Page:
Although state law does not explicitly authorize advisory elections, the California legislature is poised to pass a bill calling a special election for this November for an advisory vote. SB 1272 (Lieu) would submit the following question to the voters:
“Shall the Congress of the United States propose, and the California Legislature ratify, an amendment or amendments to the United States Constitution to overturn Citizens United v. Federal Election Commission (2010) 558 U.S. 310, and other applicable judicial precedents, to allow the full regulation or limitation of campaign contributions and spending, to ensure that all citizens, regardless of wealth, may express their views to one another, and to make clear that the rights protected by the United States Constitution are the rights of natural persons only?”
Following the election, the Secretary of State would be required to communicate the results to the U.S. Congress.
Although a statewide advisory election seems unusual and unauthorized, there are some precedents. For example, Californians in 1892 approved an advisory measure with respect to the direct election of U.S. Senators. During that decade, the U.S. House of Representatives passed several resolutions calling for direct elections, but they all came to grief on the rock of Senate intransigence. At the turn of the century, William Randolph Hearst used his publishing empire to bring pressure on the Senate. Hearst reporter David Graham Phillips wrote a series of stories for Cosmopolitan magazine entitled "The Treason of the Senate" that castigated the appointed members of the upper house as tools of the rich and powerful. In 1912, the Senate relented and the 62nd Congress passed a resolution to amend the Constitution. The following year, William Jennings Bryan, as Secretary of State, issued this notification that three quarters of the states had ratified the amendment. A decade later, Mr. Hearst unsuccessfully sought the U.S. Senate nomination.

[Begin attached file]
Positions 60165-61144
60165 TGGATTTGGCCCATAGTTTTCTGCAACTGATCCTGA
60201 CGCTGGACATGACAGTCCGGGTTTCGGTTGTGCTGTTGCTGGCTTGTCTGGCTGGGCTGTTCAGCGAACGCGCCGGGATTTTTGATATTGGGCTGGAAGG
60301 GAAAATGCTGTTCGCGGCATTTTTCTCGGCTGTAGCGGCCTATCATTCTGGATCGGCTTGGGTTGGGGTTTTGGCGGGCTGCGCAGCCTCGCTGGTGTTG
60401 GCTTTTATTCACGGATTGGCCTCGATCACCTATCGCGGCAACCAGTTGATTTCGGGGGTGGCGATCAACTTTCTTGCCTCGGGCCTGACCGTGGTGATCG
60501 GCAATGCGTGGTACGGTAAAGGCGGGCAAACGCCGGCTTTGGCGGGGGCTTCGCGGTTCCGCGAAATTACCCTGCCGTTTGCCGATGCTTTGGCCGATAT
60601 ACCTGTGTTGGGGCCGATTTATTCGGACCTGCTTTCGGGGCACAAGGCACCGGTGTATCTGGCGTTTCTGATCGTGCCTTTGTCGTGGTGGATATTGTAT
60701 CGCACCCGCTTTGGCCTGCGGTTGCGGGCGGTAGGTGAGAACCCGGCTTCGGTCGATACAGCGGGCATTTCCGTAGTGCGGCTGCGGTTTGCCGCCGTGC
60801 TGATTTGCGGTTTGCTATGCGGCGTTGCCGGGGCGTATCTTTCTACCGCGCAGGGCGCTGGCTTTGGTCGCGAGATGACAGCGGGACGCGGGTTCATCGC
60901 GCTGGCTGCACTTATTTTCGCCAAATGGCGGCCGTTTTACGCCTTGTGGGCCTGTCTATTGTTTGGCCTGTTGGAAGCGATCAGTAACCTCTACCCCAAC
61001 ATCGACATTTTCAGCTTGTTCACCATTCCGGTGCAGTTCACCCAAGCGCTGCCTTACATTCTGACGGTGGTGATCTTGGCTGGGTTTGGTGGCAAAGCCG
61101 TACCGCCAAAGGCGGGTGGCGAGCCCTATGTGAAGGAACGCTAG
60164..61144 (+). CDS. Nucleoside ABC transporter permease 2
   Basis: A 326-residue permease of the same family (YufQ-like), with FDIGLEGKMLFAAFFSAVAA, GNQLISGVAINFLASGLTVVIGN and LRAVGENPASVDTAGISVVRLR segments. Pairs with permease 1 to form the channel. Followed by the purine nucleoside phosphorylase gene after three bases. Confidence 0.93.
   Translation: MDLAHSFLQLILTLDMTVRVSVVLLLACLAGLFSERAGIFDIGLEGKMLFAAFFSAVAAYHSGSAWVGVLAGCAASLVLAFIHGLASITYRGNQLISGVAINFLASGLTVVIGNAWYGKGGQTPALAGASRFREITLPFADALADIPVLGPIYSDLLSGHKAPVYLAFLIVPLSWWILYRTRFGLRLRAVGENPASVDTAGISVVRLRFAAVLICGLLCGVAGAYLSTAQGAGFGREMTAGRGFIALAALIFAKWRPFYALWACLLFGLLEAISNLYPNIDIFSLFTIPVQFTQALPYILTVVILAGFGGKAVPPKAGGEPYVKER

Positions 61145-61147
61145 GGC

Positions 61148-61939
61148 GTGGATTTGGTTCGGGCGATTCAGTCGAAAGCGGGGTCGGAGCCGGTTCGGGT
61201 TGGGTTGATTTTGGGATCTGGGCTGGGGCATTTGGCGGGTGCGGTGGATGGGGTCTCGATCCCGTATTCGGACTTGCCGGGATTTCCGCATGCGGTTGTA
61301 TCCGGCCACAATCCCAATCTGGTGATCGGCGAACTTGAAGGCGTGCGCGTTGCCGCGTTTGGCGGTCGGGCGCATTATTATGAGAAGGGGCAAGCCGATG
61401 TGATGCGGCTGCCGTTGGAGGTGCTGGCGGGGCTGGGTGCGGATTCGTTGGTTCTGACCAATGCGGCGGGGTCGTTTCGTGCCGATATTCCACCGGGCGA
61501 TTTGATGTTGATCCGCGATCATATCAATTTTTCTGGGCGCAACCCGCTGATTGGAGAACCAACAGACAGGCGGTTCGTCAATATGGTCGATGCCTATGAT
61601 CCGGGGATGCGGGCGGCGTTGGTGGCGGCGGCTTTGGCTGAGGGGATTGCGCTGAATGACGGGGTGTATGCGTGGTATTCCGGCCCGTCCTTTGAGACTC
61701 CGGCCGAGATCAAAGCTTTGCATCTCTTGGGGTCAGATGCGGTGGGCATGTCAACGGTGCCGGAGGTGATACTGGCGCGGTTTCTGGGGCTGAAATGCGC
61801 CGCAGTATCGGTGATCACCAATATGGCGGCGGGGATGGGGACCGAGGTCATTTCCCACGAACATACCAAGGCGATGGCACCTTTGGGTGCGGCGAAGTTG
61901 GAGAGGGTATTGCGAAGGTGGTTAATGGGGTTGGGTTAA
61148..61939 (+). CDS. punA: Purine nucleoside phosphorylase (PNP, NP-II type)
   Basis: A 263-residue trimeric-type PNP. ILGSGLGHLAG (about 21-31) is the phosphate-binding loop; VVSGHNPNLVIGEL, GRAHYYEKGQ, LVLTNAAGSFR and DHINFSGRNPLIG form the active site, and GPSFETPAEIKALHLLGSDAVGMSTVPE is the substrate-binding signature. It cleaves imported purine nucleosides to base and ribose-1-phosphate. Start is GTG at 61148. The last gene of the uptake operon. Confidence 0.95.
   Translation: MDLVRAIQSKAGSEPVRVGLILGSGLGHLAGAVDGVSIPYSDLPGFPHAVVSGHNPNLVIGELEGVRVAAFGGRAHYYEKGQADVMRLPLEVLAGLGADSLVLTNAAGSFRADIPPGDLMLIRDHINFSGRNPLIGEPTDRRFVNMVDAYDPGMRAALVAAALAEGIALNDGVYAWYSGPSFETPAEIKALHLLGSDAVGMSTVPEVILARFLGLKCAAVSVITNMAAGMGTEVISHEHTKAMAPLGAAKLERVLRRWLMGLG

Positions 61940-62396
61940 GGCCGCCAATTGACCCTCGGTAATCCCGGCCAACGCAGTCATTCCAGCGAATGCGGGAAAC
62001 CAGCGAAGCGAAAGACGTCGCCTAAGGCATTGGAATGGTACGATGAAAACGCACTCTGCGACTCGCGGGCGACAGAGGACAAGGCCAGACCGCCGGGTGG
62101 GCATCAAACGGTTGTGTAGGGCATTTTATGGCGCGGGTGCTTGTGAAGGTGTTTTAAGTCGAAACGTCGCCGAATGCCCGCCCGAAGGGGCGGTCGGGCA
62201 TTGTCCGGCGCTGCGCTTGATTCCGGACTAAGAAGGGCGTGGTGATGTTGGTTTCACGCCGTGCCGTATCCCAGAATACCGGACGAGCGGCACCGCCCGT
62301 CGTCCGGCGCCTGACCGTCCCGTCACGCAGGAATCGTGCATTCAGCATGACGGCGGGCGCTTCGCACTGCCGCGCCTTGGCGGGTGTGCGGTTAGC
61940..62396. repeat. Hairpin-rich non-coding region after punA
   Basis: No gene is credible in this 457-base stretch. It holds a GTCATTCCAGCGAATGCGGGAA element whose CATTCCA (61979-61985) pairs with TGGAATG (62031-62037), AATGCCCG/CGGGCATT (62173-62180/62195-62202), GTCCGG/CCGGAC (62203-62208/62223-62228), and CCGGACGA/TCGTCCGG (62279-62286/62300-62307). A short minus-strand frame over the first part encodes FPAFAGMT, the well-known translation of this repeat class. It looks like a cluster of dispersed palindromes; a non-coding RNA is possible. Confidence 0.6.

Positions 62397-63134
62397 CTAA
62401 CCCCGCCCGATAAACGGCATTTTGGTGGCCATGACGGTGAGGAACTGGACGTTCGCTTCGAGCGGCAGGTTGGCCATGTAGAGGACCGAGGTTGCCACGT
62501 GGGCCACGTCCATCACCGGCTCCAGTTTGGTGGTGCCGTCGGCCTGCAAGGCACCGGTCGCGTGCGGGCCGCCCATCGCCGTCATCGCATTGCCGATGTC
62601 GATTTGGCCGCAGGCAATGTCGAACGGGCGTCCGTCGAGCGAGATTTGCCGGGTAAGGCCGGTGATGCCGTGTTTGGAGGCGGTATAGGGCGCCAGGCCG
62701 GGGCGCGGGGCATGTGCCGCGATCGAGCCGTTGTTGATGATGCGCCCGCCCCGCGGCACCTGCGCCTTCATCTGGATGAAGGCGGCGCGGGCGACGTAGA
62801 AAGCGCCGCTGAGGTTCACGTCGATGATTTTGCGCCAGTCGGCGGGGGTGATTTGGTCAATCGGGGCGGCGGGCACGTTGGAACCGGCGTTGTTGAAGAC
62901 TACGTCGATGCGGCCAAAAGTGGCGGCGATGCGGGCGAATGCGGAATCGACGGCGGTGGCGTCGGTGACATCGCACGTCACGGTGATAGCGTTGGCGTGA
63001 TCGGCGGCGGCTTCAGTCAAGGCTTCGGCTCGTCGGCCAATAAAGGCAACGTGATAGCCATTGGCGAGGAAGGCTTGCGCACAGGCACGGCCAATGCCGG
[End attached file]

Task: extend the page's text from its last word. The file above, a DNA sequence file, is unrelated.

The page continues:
If SB 1272 is enacted, the legislature appears to believe that it will take effect immediately pursuant to Article IV, Section 8(c)(3) of the California Constitution. However, I'm not so sure. That section provides: "Statutes calling elections, statutes providing for tax levies or appropriations for the usual current expenses of the State, and urgency statutes shall go into effect immediately upon their enactment." If no one is being elected, can it really be said that SB 1272 is calling an election?